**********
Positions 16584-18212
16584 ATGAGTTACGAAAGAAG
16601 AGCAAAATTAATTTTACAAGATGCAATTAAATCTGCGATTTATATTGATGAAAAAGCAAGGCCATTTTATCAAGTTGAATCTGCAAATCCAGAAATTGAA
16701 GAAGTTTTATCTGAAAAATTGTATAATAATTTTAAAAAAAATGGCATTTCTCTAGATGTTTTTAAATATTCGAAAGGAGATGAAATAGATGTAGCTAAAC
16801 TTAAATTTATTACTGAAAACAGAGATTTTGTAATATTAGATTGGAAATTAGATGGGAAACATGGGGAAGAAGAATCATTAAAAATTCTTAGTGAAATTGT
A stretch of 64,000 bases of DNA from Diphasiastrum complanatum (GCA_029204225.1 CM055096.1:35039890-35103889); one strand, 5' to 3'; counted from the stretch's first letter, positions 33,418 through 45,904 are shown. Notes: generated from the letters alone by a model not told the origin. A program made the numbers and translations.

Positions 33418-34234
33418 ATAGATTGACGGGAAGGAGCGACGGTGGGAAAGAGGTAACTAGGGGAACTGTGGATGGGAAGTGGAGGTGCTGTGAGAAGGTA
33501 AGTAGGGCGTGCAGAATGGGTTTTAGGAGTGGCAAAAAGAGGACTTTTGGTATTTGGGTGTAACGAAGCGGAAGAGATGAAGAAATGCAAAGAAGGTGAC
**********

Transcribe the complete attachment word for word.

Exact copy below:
Positions 16584-18212
16584 ATGAGTTACGAAAGAAG
16601 AGCAAAATTAATTTTACAAGATGCAATTAAATCTGCGATTTATATTGATGAAAAAGCAAGGCCATTTTATCAAGTTGAATCTGCAAATCCAGAAATTGAA
16701 GAAGTTTTATCTGAAAAATTGTATAATAATTTTAAAAAAAATGGCATTTCTCTAGATGTTTTTAAATATTCGAAAGGAGATGAAATAGATGTAGCTAAAC
16801 TTAAATTTATTACTGAAAACAGAGATTTTGTAATATTAGATTGGAAATTAGATGGGAAACATGGGGAAGAAGAATCATTAAAAATTCTTAGTGAAATTGT
A stretch of 64,000 bases of DNA from Diphasiastrum complanatum (GCA_029204225.1 CM055096.1:35039890-35103889); one strand, 5' to 3'; counted from the stretch's first letter, positions 33,418 through 45,904 are shown. Notes: generated from the letters alone by a model not told the origin. A program made the numbers and translations.

Positions 33418-34234
33418 ATAGATTGACGGGAAGGAGCGACGGTGGGAAAGAGGTAACTAGGGGAACTGTGGATGGGAAGTGGAGGTGCTGTGAGAAGGTA
33501 AGTAGGGCGTGCAGAATGGGTTTTAGGAGTGGCAAAAAGAGGACTTTTGGTATTTGGGTGTAACGAAGCGGAAGAGATGAAGAAATGCAAAGAAGGTGAC